Willow Smith stays woke. The young singer and actor—daughter of Will and Jada, sister of Jaden and Trey—is on a journey to open her mind’s eye, and yours. “The government, they’re trying to do all this stuff, and I’m speaking that out in my art a lot,” Willow says over Skype from her manager’s office, dressed in her summer uniform of a short blonde ‘fro and tie-dyed T-shirt. “I’m just trying to get everyone else to see it.” She speaks with earnest enthusiasm, her spindly arms waving to underscore important points. The rigid media training that often suffocates the speech and mannerisms of pop stars of her caliber is nowhere to be found.
Since 2010’s glossy, destined-to-go-viral “Whip My Hair,” a PG self-empowerment anthem that marked the beginning of Willow’s public emergence at age 10, she has confidently moved from novelty celebrity-offspring to a bonafide personality in her own right. Over the past few years, there have been precocious TV appearances, preternaturally cool red carpet looks and a slow drip of music. “I’m transitioning from being someone I thought I was to, like, ‘Wait, that’s not me,” Willow says. “I wanna transcend personality. I wanna transcend all of that and go into a higher state of being.” Recently, she bowed out of a major film adaptation of Annie to focus on being a kid and to attend school for the first time. Unfortunately, Willow says, seventh grade turned out to be one of the worst experiences of her life—“They teach you to just go to school, go to college, and then get a job,” and thereby “repress creativity”—but the decision to bail on Hollywood still speaks loudly about the person her father identifies as his family’s biggest star. “There’s something really incendiary about a 12-year-old girl who says and does what she wants,” he said in an interview with New York magazine last year.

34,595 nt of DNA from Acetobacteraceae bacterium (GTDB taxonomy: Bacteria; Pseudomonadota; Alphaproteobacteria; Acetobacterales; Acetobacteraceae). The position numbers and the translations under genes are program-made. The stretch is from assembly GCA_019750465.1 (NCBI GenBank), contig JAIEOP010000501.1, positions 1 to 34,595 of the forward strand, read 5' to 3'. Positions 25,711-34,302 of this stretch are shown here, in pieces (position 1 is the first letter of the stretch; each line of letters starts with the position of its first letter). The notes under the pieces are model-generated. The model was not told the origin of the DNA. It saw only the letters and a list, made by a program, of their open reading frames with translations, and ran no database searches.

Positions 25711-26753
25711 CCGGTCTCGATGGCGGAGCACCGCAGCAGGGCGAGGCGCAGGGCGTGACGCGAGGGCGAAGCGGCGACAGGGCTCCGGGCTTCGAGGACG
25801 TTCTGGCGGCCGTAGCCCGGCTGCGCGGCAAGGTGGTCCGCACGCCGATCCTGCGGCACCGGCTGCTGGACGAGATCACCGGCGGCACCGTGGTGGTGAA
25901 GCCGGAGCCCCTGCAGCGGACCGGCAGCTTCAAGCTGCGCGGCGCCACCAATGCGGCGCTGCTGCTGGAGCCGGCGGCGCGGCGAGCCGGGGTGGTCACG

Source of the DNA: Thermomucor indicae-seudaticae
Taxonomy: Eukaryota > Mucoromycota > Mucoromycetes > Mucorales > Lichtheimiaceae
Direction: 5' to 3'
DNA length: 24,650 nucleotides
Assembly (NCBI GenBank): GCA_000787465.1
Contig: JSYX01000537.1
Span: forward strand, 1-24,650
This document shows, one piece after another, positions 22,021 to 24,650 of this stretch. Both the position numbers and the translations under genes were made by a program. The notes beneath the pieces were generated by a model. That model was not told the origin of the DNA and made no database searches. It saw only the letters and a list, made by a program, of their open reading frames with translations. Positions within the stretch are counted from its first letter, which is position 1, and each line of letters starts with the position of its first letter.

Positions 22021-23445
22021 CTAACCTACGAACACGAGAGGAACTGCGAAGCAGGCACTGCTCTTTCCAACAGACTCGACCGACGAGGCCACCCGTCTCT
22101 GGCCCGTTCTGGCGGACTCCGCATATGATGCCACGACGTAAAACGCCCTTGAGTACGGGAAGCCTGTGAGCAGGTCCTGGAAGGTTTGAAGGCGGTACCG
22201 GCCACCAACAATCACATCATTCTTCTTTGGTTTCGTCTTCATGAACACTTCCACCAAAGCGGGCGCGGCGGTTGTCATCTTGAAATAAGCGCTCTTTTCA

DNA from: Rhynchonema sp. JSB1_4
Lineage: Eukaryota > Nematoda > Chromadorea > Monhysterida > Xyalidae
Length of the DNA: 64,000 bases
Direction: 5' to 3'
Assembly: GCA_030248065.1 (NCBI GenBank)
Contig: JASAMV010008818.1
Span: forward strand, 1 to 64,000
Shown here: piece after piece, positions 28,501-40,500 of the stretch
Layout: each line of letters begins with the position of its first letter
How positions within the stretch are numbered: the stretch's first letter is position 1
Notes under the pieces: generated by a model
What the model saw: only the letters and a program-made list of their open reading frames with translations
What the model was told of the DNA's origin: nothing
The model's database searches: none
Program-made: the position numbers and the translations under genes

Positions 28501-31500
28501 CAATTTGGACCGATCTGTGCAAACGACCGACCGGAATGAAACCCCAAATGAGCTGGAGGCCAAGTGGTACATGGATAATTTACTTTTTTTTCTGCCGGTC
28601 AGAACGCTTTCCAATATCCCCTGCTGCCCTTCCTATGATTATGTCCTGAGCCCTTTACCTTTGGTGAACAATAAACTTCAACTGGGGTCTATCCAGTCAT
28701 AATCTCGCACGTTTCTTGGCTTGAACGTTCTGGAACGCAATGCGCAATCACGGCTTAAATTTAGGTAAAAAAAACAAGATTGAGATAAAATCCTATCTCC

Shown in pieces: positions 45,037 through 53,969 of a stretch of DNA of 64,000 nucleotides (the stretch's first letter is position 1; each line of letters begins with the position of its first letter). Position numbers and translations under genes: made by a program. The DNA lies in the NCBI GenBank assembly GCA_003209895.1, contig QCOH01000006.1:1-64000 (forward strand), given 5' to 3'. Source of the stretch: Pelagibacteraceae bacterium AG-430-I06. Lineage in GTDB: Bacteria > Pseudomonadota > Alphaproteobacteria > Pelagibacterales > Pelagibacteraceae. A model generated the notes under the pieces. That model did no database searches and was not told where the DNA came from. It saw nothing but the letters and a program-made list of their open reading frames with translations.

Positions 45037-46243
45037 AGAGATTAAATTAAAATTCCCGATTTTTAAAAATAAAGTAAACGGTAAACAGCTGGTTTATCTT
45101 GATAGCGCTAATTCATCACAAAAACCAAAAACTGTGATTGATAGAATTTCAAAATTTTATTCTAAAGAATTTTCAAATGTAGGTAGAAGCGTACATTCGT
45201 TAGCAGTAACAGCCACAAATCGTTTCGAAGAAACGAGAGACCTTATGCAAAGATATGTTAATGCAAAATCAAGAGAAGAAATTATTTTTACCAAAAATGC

Now 13, she’s most excited when talking about her so-called “journey of self.” In conversation, she casually references Drunvalo Melchizedek’s The Ancient Secret of the Flower of Life, a New Age-y self-enlightenment guide based on a sacred geometry that’s said to hold a wellspring of ancient knowledge. On the one hand, her pursuit of enlightenment is somewhat stereotypical teenage fare, maybe a little pretentious and weird. On the other, it’s endearing for a 13-year-old with nearly four million Twitter followers and a Roc Nation record deal being so intent on sharing her curiosity about a better life. Willow’s newfound spirituality coincides with a healthy skepticism of authority and an admirable dedication to combat society’s “repression of creativity and repression of the naturalist.”
Unsurprisingly, Willow has outgrown the musical language of her early work. Inspired by current obsession Erykah Badu, she’s replacing the kid-friendly dancefloor bombast with a more organic sound she describes as “rule-breaking” and “pioneering.” Recent efforts, like last year’s piano-driven ballad “Drowning” and the drone-y R&B of “8” are reflective of the stripped-down direction Willow’s heading in. On the latter, she sings over steel drums in a sweet, fluttery falsetto: Take the money, take the fame/ All I want is truth.
A forthcoming EP, called 3, will feature her “big sister” SZA and be produced mostly by AzZi, a friend and frequent collaborator of Willow’s older brother, Jaden. Through the project, which she'll debut this month at The FADER FORT Presented by Converse, Willow intends to further spread her gospel of higher consciousness. “I don’t think it’s that different from what I was saying before, cause I was saying ‘Love yourself’ and ‘You have to live your life for yourself.’ Now I’m just coming to the spiritual and consciousness aspects of it,” she reflects. “My lyrics are probably what’s gonna be packing the most punch, and my tracks are in the background just coolin it, like, ‘Hear what she just said?’” A sample lyric from an unreleased song—Goodbye to our third eyes when the authorities keep coming down on us—confirms she’ll hit hard. For Willow, the point is for each one to teach one.